What’s Fresh? Kale! Kale can help lower cholesterol and has been shown to reduce your risk of certain cancers. It’s also an excellent source of vitamins K, A, and C. This week, we have lovely local kale from Hermit Creek Farm in Highbridge, Wisconsin. Kale and Cranberry Salad Kale and White Bean Stew Huevos Rancheros with
One misty fall morning finds Gilbert Schwartz, owner of Seasonally Sourced Foods, ready to harvest nannyberries. Where forest meets field he finds a small thicket of the bushes, a native viburnum, and he begins to load up his harvest bags with the dark blue berries. “I have so many favorite wild foods,” Gil says. “If
What’s Fresh? Carrots! Carrot lovers have a significantly reduced risk of cardiovascular disease. The root vegetable also has cancer-fighting phytonutrients and, of course, plenty of vitamin A for better eye health. Look in the produce cooler this week for bags of carrots from Hermit Creek Farm in Highbridge, Wisconsin. Spicy Ginger and Carrot Soup with Harissa
What’s Fresh? Beans! Pole and bush beans are still going strong. You’ll find them loaded with vitamin K, along with decent amounts of vitamin B2, protein, and other nutrients. This week we have haricot verts and rattlesnake beans fromHungry Hill Farm in Washburn, Wisconsin and green snap and yellow snap beans from Hermit Creek Farm
The French and Germans, who first met the tomato in the 16th century, dubbed it “the apple of love,” and “the apple of paradise.” Our less-romantic name for the fruit dates back further, though, to the Aztecs, who called it “xitomati,” or “plump thing with a navel.” Both in Europe and America, it took a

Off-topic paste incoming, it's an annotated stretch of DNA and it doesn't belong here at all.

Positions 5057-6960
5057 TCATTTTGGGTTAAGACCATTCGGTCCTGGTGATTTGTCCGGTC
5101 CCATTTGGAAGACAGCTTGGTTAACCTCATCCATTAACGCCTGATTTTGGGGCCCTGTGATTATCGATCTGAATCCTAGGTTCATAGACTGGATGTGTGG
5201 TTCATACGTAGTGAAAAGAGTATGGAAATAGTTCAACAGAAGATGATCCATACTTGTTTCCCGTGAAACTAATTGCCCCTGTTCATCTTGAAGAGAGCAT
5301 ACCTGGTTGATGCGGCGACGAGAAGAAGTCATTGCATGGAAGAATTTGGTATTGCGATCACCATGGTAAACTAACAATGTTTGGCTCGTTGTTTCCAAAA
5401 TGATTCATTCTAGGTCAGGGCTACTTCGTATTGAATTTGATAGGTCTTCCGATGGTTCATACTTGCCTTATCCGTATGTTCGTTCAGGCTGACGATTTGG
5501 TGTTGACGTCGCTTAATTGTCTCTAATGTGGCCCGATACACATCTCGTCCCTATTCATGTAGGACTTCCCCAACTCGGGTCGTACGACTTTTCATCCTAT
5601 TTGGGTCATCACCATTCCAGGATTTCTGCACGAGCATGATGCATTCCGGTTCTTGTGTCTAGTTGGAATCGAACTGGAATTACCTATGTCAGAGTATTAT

What’s Fresh? Tomatoes! Tomato season is upon us and we are loaded up with a large selection of fresh, local, and organic varieties. We have cherry tomatoes from Great Oak Farm in Mason, Wisconsin, Bay Produce in Superior, Wisconsin,Hungry Hill Farm in Washburn, Wisconsin, and Hermit Creek Farm in Highbridge, Wisconsin. There are also slicer
What’s Fresh? Bell Peppers! Many people know and love green bell peppers, but they also come in shades of red, orange, yellow, and even purple. Bell peppers contain carotenoids, a type of phytonutrient that not only gives them their color, but also offer anti-cancer properties. These colorful, crisp veggies are also loaded with vitamin C.
Today, the vast majority of U.S. food is produced by an industrial system that churns out commodity crops (like corn and soybeans), which are then turned into processed foods for human consumption or fed to livestock to produce cheap meat. But now, more than ever, people are showing interest in finding local, sustainable alternatives. Humans
What’s Fresh? Cucumbers! Cucumbers have been shown to have anti-inflammatory properties due to their phytonutrient content. They also contain polyphenols and lignans that have potential anti-cancer benefits. This week in the cooler you’ll find organic cucumbers from Hermit Creek Farm in Highbridge, Wisconsin. Confetti Cucumber Salsa Cucumber Mint Gazpacho with Lemon Greek Orzo Salad Minty Watermelon